When England Elementary School decided to participate in a Coats for Kids service learning project they had a conservative goal to “give it their all.” In the end, they gave it their all and more by raising over $4,600, a Coats for Kids fundraising record for the District.
Student council organized the project and created a week long donation drive, designating a monetary denomination for each day of the week. The England community was invited to donate pennies on Monday, nickels on Tuesday, dimes on Wednesday, quarters on Thursday and dollars on Friday. Council leaders made classroom announcements, posters and flyers to promote the project.
“The whole campus united, this was truly a collective effort,” said England Librarian Emily Kupersztoch. “Although there were elements of competition between classes, the students never lost sight of the real purpose which is to impact their community in a positive way.”
Martha Calhoun’s fifth-grade class set out to raise enough money to sponsor enough coats for 23 children, the same number of students in their class. In the end, they raised over $600, enough to buy over 60 coats.
Calhoun said that her students took the project home and shared it with their families.
“They grabbed hold of the idea,” Calhoun said. “I was really excited about the giving and generous response I received from my students and their families.”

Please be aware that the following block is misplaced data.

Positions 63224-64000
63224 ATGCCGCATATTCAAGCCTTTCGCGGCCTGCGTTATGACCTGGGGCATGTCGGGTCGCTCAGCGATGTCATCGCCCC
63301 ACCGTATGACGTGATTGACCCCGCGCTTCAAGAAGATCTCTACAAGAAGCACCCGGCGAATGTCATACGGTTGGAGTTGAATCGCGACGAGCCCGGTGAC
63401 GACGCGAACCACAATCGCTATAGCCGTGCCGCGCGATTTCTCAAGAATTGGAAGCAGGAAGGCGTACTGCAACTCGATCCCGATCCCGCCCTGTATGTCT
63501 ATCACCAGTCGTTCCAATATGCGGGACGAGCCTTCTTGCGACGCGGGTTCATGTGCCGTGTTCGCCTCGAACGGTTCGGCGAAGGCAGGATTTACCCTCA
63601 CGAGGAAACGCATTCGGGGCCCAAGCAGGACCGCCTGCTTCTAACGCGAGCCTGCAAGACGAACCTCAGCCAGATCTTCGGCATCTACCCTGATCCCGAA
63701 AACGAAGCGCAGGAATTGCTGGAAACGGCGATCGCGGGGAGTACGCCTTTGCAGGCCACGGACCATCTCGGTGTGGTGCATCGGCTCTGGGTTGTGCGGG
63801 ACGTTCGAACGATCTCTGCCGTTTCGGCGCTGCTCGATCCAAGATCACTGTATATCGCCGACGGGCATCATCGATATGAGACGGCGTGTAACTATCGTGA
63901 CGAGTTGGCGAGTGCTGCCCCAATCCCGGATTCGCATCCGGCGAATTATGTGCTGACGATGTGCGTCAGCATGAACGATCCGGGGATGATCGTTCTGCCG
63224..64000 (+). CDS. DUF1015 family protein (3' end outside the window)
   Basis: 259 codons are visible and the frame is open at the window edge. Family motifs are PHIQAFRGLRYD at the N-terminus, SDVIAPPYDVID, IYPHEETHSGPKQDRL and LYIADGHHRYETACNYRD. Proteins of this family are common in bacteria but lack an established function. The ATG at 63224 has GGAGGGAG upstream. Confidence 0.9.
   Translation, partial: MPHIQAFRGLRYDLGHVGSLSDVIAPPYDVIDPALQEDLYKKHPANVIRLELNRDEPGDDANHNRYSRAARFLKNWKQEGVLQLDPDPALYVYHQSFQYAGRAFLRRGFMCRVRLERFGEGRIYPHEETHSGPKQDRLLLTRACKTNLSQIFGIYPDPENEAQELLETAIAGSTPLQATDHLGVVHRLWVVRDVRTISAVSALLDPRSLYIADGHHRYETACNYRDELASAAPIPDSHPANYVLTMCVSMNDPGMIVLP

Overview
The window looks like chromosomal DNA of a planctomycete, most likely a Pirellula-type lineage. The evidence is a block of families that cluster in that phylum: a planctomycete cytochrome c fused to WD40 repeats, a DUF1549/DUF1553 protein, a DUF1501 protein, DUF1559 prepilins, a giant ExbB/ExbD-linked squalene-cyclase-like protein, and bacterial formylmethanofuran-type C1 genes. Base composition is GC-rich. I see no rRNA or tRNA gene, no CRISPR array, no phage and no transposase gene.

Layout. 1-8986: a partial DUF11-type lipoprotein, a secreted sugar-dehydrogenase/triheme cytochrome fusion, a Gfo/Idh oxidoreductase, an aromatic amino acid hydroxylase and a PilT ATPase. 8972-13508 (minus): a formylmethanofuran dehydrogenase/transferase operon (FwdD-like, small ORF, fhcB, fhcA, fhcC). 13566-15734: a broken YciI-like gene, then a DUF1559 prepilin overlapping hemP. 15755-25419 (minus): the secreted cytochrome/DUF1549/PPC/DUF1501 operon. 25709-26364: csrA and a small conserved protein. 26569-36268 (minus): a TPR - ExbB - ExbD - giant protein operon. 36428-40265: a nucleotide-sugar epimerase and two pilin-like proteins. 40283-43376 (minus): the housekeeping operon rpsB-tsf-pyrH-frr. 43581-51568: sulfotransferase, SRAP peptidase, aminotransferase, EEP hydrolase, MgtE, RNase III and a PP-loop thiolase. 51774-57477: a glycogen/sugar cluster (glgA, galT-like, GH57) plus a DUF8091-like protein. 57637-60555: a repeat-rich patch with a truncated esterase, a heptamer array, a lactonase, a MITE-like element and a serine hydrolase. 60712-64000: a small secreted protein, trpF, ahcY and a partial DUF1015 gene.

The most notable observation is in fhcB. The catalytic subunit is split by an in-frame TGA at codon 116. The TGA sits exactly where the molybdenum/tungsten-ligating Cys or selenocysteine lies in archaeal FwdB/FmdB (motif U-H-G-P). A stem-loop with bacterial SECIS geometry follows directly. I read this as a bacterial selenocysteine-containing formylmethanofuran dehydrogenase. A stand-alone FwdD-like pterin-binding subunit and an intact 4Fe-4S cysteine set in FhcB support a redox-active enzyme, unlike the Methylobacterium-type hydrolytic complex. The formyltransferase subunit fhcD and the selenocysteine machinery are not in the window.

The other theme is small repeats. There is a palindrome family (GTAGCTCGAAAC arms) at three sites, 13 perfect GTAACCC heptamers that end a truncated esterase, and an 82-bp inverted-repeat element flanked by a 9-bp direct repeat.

Service and global citizenship are cultural cornerstones at England. The campus’ character education focuses on loyalty, empathy, open-mindedness, perseverance, appreciation, resourcefulness, discipline, and service (Leopards). The leopard is the England mascot.
“Students are never too young to start developing an empathetic mindset and a heart for service,” England Principal Jana Stowe said. “Projects like Coats for Kids give students a chance to apply what they are learning, not just read about it on a poster or in a book.”
This year Round Rock ISD librarians collectively raised over $30,000 for Coats for Kids. Monies raised will go directly to paying for coats for students in the District.
“This is a great example of a win, win” said Ami Uselman, library and media services director. “RRISD students will have warm coats and contributing students had the opportunity to extend learning beyond the classroom and into the community.”
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